Elections in Chhattisgarh

This democracy and this Union needs urgent deep-going transformation

Elections to the Chhattisgarh state assembly are being conducted in two phases on 11th and 19th November. The monopoly media, reflecting the interests of the biggest monopolies, is viewing the elections in Chhattisgarh through the prism of how it will impact the General Elections in 2014. The concerns of the working class, peasantry and tribal people of Chhattisgarh find no place in this viewpoint. The two main parties of the bourgeoisie, the Congress and BJP are battling it out for power. Since Chhattisgarh attained statehood in 2000, the state was ruled by the Congress till 2003 and by the BJP since then.

Apart from the Congress and BJP, a united front of various political parties such as the CPI, Chhattisgarh Swabhiman Morcha, Loktantrik Samajwadi Party and Chhattisgarh Mukti Morcha have come together under the banner of the Chhattisgarh Samyukta Morcha. The CPI (Maoist) has appealed to the voters to boycott the elections.

These elections are once again being held under the shadow of the gun and the jackboots of the armed forces. In the name of ensuring “free and fair elections”, the armed forces have been deployed in many areas of the state, especially in the areas going to the polls on November 11. In regions of the state like Bastar, they are planning to post one heavily armed soldier for every 30 citizens. The armed forces have been carrying on so called “combing operations” in several districts, looting and plundering and forcing the villagers to flee their homes. The Chief Election Commissioner has announced that the commission is considering the option of moving some polling stations to convenient places tens of kilometres away from the villages where the electors resided. On November 5, the Election Commission announced that the location of polling booths in “sensitive” areas would be revealed only two days before the elections! Air Force helicopters will be used to airlift polling teams!

What does this “free and fair” elections mean for the affected tribal people of Chhattisgarh? It does not matter how many times the election commission and the monopoly media repeats the lie that it is organising “free and fair” elections, this is nothing but a travesty of truth. Elections held under the gunpoint of the armed forces cannot be “free” let alone “fair”. According to press reports, villagers are supposed to have said that if they do not vote, they will be considered Maoists by the armed forces, and if they voted, they would be targeted by the Maoists. Press reports have also quoted villagers as “requesting” the army not to put ink on their fingers after voting, as they did not allegedly want to be identified as having voted. In other words, these elections will be conducted like similar elections have been held in the past in Kashmir, with the armed forces conducting them, rigging them openly.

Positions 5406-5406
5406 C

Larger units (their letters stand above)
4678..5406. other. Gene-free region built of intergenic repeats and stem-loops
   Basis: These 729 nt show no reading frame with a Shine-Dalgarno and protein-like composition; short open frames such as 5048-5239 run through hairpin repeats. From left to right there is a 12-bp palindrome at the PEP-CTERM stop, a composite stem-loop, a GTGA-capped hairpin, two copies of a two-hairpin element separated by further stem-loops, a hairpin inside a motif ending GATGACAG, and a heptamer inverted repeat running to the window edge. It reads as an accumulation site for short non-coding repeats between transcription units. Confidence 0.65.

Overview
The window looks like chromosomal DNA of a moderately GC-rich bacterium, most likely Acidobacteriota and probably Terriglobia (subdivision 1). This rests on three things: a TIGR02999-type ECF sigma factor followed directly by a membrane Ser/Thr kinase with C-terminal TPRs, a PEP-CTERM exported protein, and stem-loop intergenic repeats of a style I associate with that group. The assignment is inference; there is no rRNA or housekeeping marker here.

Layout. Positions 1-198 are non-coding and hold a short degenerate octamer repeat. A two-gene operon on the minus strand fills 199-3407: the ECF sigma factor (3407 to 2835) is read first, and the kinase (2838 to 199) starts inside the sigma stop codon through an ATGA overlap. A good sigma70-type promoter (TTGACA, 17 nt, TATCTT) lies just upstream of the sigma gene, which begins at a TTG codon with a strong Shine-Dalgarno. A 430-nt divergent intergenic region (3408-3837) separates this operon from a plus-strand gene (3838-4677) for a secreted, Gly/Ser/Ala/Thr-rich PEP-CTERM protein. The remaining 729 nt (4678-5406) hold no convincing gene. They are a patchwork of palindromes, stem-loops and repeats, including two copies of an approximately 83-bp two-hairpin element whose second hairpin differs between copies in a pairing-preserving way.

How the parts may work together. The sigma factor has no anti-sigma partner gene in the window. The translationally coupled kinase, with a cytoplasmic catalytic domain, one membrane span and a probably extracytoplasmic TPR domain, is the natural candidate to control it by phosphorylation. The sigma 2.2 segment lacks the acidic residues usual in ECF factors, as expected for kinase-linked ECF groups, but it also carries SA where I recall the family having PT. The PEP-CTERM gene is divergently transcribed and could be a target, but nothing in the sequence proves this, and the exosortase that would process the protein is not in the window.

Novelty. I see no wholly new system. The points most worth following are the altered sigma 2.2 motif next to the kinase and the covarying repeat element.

The manner of conduct of elections in Chhattisgarh puts a big question mark over the recent Supreme Court ruling that the right not to vote was a democratic right that must be as much respected as the right to vote. On this basis, the Election Commission was asked to provide the None of the Above (NOTA) option in the Electronic Voting Machines. It stands to reason that neither the right to vote nor the right not to vote are being guaranteed in Chhattisgarh, and this is happening in broad daylight under the nose of Supreme Court. Such is the “free and fair” elections that is being conducted by the Election Commission, and heralded as such by the national media.

Over 80% of the population depends on agriculture with paddy, wheat and groundnut being the major crops, and the central region of the state is also known as the rice bowl of India. Nearly 30 % of the population comprises tribal people. Forests, rivers, and mineral resources of all kinds abound. The state is a major producer of steel and cement. Apart from the Bhilai Steel Plant, there are numerous other steel plants in this state. Skilled workers and technicians from all across India have made the state their home over the past few decades. Chhattisgarh is a power surplus state and its potential to generate power is immense. Located in the heart of India, it is easy to supply power to any of the four national girds. All this has made Chhattisgarh the favourite destination of Indian and foreign monopolies.